Rain had just started to pitter-patter on the stiff, broad leaves overhead when I finally spotted him: Trunky, the rotund Asian Elephant, with ears as wide as bamboo sails and a trunk that swayed like a cobra enraptured in its hypnotic dance. Trunky, the crown jewel of Bhutan’s wildlife, held court in the belly of the jungle.
Finding Trunky was not an easy task. Oh no, not one single bit. You see, the jungle is a puzzle, a labyrinth of twisted vines and towering trees, a leaf-laden maze that often repels the most seasoned explorers and, well, just anyone who isn’t a parquet flooring aficionado. Hence, it was a calling for me with my notepad, binoculars, and stubborn persistence.
In the heart of this verdant jungle, I first spotted a harmonious hustle of sambars, whom I lovingly called the "Samba Crew," pitter-pattering their hooves in the mud. I imagined them echoing, "He's that way, Neal. Past the bamboo grove, hurry or Trunky will vanish like yesterday's dream!" Those brown-eyed dancers were my compass in my adventure of locating Trunky.
Upon sighting the bamboo grove, I tiptoed past the whispering grass – yes, grass here whispered, quite convinced they hosted the jungle’s gossip columns – and I felt it. The pulsating vibration underfoot, percussion notes from a colossal heart. Trunky was near.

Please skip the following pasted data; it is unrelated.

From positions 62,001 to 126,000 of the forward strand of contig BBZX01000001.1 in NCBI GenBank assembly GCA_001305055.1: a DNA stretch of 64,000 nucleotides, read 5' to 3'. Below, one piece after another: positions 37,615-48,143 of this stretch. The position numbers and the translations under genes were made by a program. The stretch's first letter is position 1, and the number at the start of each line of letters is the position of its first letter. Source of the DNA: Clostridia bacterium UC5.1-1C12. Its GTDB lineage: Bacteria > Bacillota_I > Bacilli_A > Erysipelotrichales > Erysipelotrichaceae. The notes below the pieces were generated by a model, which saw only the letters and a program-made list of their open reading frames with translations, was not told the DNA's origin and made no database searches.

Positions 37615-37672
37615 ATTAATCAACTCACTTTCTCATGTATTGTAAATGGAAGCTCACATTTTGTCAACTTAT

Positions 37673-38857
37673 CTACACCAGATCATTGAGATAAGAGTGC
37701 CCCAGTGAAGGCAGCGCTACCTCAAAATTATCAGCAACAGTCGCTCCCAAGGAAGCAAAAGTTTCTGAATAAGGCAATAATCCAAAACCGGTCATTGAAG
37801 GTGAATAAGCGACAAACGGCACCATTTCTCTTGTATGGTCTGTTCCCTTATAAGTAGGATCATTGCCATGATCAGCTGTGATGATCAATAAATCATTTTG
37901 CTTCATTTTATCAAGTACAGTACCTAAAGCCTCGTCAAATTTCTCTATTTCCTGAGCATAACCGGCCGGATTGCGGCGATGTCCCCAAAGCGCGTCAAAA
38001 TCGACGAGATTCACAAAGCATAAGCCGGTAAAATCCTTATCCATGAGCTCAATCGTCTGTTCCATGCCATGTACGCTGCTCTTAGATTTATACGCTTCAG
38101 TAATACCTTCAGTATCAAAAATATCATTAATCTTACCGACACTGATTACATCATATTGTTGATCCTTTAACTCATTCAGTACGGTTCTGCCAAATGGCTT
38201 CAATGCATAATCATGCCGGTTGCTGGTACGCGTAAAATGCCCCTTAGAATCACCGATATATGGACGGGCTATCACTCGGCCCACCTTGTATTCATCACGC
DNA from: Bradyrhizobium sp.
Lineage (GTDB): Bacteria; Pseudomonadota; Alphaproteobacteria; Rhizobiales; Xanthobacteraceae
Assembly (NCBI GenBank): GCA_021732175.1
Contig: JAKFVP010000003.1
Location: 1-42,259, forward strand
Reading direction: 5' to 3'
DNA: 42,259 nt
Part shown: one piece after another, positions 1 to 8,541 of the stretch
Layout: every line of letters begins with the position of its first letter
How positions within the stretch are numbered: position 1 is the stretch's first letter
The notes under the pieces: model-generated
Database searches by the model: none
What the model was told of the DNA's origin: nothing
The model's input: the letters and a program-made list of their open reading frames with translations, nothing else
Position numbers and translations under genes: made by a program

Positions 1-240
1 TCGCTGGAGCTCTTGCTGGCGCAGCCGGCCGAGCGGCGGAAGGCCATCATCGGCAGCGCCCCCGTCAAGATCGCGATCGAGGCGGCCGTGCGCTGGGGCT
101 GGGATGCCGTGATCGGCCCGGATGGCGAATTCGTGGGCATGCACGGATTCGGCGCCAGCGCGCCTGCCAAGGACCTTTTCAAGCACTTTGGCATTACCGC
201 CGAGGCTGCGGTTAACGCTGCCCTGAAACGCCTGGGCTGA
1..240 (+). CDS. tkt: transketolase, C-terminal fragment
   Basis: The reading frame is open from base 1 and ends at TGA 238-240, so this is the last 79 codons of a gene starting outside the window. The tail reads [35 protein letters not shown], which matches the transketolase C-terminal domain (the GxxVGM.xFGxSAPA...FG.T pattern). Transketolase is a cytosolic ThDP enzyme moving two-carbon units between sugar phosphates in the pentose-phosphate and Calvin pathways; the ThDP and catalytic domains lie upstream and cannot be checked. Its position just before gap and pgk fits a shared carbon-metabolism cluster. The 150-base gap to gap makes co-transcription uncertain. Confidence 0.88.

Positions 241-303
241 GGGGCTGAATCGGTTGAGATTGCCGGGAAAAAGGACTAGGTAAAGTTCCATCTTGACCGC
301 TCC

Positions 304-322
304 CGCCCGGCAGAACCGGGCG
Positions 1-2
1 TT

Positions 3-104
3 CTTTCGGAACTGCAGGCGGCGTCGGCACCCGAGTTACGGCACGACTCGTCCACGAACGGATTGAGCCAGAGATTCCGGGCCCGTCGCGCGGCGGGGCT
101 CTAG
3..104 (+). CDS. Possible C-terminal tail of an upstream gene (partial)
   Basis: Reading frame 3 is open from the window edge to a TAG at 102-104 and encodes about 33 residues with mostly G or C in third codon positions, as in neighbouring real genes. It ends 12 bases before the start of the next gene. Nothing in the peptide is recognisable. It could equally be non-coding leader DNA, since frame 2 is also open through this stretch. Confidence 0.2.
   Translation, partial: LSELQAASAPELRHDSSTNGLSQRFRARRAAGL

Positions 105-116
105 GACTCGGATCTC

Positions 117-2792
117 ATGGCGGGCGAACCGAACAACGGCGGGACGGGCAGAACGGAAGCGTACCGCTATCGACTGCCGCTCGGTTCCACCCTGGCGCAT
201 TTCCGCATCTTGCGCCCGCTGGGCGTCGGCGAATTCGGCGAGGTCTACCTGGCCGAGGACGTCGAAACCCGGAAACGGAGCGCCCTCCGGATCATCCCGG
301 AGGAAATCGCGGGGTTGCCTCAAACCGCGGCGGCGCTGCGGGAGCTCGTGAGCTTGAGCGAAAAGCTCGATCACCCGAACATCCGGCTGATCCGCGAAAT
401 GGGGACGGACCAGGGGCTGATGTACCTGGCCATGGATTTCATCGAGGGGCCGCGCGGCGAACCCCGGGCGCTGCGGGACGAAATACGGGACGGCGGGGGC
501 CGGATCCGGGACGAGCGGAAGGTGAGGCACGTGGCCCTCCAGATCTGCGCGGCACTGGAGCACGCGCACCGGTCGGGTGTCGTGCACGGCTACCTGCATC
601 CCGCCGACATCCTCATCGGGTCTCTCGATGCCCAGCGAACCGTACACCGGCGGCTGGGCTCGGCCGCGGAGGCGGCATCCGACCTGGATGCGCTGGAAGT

In the hushed quiet of the early morning on my second day, Trunky finally graced my vision. Majestic, mysterious, and mutely mirthful, he was munching on some succulent shrubs, his tiny eyes twinkling in the dappled sunlight. The rustle of the foliage was like a symphony, the occasional trumpets were either a jungle serenade or, more likely, Trunky's complaints on the breakfast menu.
Over the next few days, I watched Trunky, etching in my memory the details of his life: his bathtime in the nearby creek, where he rolled and wallowed like a child at Christmas; his enthusiasm for scratching against tree trunks, as if enacting a solo ballet; his respectful relationship with a lone mouse deer, Micro-Bambi, who chomped away steadily under the elephant’s generous shadow.
There was a tender spaciousness in Trunky's world. His love for regular breaks meant he would often sit mid-journey, his giant ears flapping lazily while the Samba Crew danced around him. In his interactions, Trunky was like a polite concierge of the hotel named Jungle – never meddling, but present, observant, ensuring everything was as it should be. "Keep to your left, Micro-Bambi, there's a fallen log!" I'd imagine him saying.
There was an instance when a feisty gibbon, Long-Arm Larry, swung down a branch, baring his teeth. I held my breath as Trunky considered the intruder. Then, as if choreographed, Trunky extended his trunk – a peace offering, and Larry, quickly climbed atop it, chattering away. "Oh alright, let's not make a mountain out of a molehill, Larry."
That was the general mood in Trunky's universe – sharing the space, offering respect, demanding nothing, radiating a vibrant, pulsing calm.
Studying Trunky and his wild comrades, I've learned that we, humans, sometimes without noticing, get stuck in our microcosms and forget about the grand world that blooms synchronously. We often overlook the ballet of life that unfolds daily in the wilderness – a dance where the dancers know their steps well, where they balance each other out, and where they remember, quite persistently, to take a bow.
So, here’s to Trunky – the star performer, the peacekeeper, and my friend. Keep dancing, old chum. Your audience waits eagerly for your next act.